Death toll climbs as floods expected to worsen

Beshear said the number of confirmed flood-related fatalities rose to 16 from 15, including at least six children, and that the death toll would almost certainly climb as floodwaters recede and search teams find more bodies.

“There’s still a lot of people unaccounted for,” he said, declining to quantify the number missing. “We may be updating the count of how many we lost for the next several weeks.”

The floods resulted from downpours of 13 to 25 cm of rain that fell over the region in 24 hours, a deluge that may prove unprecedented in the region’s record books, said William Haneberg, an environmental sciences professor and director of the Kentucky Geological Survey.

“It’s a truly epic event,” Haneberg said.

The disaster came two weeks after rain-triggered flash floods inundated the riverfront Appalachian community of Whitewood in south-western Virginia near the Kentucky border.

The region’s steep hillsides and narrow valleys make it prone to flooding, but the increasing frequency and severity of rain-caused floods in the Appalachian region are symptomatic of human-induced climate change, Haneberg said.

Flood events “are going to be more extreme and frequent, but it’s hard to predict how extreme and how frequent they will be in the future,” he said in an interview.

In the US West, heavy rains battered Las Vegas, where floodwater washed over streets and rushed onto several casino floors and into car parks along the famed Las Vegas Strip, video posted on local media and social media showed.

People navigate the rainy walkways as some power is out in Las Vegas.Credit:Las Vegas Review-Journal/AP

At Circa Casino, workers tried to sweep the water away from the flooded floor, while at Planet Hollywood, water rained down on a casino table from what appeared to be a hole in the ceiling.

In Garrett, Kentucky, a coal-mining town about 200 km east of Lexington, brown floodwaters swirled through a commercial street and backed up against storefronts, video clips showed. Rescue boats carried people wearing life jackets along the submerged street, past the tops of vehicles poking through the high water.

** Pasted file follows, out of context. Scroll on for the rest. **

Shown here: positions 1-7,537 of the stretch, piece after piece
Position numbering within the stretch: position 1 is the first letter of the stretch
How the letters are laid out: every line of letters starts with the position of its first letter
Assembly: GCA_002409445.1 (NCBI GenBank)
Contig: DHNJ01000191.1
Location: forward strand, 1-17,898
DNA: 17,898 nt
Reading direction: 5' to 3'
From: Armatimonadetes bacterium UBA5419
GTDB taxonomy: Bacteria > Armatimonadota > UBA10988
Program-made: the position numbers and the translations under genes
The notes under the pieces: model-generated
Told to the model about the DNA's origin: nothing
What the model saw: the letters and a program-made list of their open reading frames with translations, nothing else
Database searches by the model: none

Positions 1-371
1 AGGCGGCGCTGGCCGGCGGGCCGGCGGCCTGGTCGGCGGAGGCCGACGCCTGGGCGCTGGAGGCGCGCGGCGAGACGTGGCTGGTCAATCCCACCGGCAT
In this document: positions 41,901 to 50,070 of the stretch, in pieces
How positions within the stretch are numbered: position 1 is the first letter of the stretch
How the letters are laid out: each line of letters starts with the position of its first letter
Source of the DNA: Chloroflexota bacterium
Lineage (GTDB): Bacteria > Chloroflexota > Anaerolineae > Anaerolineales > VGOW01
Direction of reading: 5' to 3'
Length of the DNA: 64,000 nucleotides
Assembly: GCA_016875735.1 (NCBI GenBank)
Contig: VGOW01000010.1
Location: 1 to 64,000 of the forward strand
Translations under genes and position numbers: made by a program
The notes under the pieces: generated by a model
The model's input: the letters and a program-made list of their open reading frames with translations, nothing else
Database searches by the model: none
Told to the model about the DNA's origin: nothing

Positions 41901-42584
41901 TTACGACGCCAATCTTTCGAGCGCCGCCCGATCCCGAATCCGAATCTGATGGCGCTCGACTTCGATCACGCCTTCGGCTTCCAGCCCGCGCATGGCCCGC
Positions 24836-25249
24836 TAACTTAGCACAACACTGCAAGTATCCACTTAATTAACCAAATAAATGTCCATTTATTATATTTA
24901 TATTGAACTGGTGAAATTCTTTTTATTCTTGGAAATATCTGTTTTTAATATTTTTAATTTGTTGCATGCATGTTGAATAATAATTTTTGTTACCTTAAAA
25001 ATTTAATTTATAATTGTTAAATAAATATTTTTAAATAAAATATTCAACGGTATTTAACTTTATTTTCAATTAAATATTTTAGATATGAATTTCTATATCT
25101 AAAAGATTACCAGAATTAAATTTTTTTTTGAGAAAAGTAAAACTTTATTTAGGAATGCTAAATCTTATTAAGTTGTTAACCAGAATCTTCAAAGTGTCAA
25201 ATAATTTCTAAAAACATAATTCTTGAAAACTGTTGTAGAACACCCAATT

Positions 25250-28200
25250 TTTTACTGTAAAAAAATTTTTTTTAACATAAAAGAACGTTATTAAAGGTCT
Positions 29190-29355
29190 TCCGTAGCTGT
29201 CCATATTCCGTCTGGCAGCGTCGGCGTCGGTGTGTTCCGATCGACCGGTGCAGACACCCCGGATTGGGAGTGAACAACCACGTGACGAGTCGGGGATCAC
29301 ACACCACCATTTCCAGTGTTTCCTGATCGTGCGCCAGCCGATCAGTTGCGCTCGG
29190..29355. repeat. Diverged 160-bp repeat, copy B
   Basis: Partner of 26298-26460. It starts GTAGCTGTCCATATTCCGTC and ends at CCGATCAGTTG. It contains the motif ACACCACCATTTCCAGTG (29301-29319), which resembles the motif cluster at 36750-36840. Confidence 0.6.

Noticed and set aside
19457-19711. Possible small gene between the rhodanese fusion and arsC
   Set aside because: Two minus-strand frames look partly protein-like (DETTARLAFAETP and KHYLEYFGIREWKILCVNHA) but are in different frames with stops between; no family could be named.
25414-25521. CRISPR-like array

“Everything is gone,” Garrett resident Rachel Patton told WCHS-TV as she cried. “We had to swim out and it was cold. It was over my head. It was scary.”

On Friday afternoon, some 22,000 homes and businesses in Kentucky and 2200 in West Virginia were without power, according to Poweroutage.us. Widespread outages to natural gas service, water treatment and communication networks were also reported, the governor said.

Bonnie Combs, right, hugs her 10-year-old granddaughter Adelynn Bowling watches as her property becomes covered by the North Fork of the Kentucky River.

Bonnie Combs, right, hugs her 10-year-old granddaughter Adelynn Bowling watches as her property becomes covered by the North Fork of the Kentucky River.Credit:AP

Flood warnings and watches remained in effect throughout the day for the eastern half of Kentucky, as well as northeastern Tennessee and western West Virginia, where more rainfall was expected to swell waterways already well above flood stage, the National Weather Service said.

As much as 30 cm of rain has fallen in parts of the region over the last week, according to the weather service.

President Joe Biden has declared a major disaster in Kentucky, allowing federal funding to be allocated to the state.

West Virginia Governor Jim Justice has declared a state of emergency for six counties in his state, where heavy rains caused flooding that disrupted drinking water systems and blocked roads.

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